This etude demonstrates a very simple way to add lots of interesting tensions to your solos through the use of polymeter. Specifically, I composed this entire 24-measure (two choruses) etude over the C blues in 4/4 time, by conceiving of all the melodic ideas in 3/4 time. Take a look at the example below of the first four measures:
In the first measure, I begin with a simple motif that consists of four eighth-notes and a quarter note (the third eighth note tied to the quarter), and then repeat a slight variation of this rhythmic motif beginning on beat 4 of the first measure, going “over the bar” into the second measure. The rest of the melodic material continues to follow this 3/4 subdivsion, which is implied either by direct rhythmic organization (e.g., four eighth notes followed by a quarter), or by tonal organization (eighth-notes organized to create a 3/4 melodic “shape”).
I purposely chose the simplest blues harmonic form (just three chords), as well as some of the simplest tonalities (chord tones, parts of the blues scale, and a few passing tones). I did this to demonstrate how, even using simple tonalities, you can create a very lively solo, with lots of twists, turns and surprises. The time gets continuously “turned around” and generates great momentum.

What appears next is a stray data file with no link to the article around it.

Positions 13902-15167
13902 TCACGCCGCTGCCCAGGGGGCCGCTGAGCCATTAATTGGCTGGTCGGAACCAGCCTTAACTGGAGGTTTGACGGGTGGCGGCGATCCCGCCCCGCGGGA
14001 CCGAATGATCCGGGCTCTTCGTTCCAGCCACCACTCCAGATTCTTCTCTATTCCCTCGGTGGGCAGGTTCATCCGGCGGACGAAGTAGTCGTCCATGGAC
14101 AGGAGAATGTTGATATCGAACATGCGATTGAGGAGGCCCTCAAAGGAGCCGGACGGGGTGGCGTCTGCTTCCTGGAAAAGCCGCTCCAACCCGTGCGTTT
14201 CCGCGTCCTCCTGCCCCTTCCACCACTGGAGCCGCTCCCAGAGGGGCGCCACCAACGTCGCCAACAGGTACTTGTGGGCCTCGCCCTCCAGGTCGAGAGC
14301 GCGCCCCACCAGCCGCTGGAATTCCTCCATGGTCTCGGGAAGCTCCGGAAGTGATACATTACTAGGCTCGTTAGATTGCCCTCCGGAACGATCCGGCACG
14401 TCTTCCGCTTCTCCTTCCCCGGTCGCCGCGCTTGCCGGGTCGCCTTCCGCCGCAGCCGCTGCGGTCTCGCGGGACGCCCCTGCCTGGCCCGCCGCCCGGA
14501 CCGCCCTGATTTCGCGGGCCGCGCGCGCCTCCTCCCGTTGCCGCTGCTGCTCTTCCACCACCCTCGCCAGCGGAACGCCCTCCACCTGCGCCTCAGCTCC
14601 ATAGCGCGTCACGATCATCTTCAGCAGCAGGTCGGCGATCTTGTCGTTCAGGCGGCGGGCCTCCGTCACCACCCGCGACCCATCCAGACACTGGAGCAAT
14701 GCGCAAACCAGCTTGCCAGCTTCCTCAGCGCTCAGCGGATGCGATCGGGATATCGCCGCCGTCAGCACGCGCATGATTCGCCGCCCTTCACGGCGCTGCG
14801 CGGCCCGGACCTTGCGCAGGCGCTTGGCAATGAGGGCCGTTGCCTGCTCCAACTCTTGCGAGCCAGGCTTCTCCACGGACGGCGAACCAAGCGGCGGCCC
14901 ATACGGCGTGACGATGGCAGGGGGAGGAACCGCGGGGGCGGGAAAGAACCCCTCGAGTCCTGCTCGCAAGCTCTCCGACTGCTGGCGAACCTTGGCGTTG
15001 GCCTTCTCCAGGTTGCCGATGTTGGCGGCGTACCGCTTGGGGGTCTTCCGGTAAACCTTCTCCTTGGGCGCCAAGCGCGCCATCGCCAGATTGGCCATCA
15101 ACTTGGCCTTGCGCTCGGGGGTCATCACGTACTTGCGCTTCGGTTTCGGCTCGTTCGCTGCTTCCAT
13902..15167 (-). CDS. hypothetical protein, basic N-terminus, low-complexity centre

Practice this with the metronome in the following sequence, in order to feel and “hear” and understand the rhythmic tension:
In 4/4 with the metronome clicking on beats 1 and 3
In 4/4 with the metronome clicking on beats 2 and 4
In 3/4 with the metronome clicking an emphasis of the first beat (so for example, clicking “one” on the first beat of the first measure, then clicking “one” on the fourth beat of the measure, and so on)
In 4/4 with the metronome clicking only on beat 1
In 3/4 with the metronome clicking only on beat 1
(And of course, you can practice it with a backing track, if you have one.)
If you’d like to explore the power of polymeter in a more methodical and comprehensive way, please consider my e-book, Essential Polymeter Studies in 4/4 for the Improvising Musician. Click the link below for a free pdf of this etude: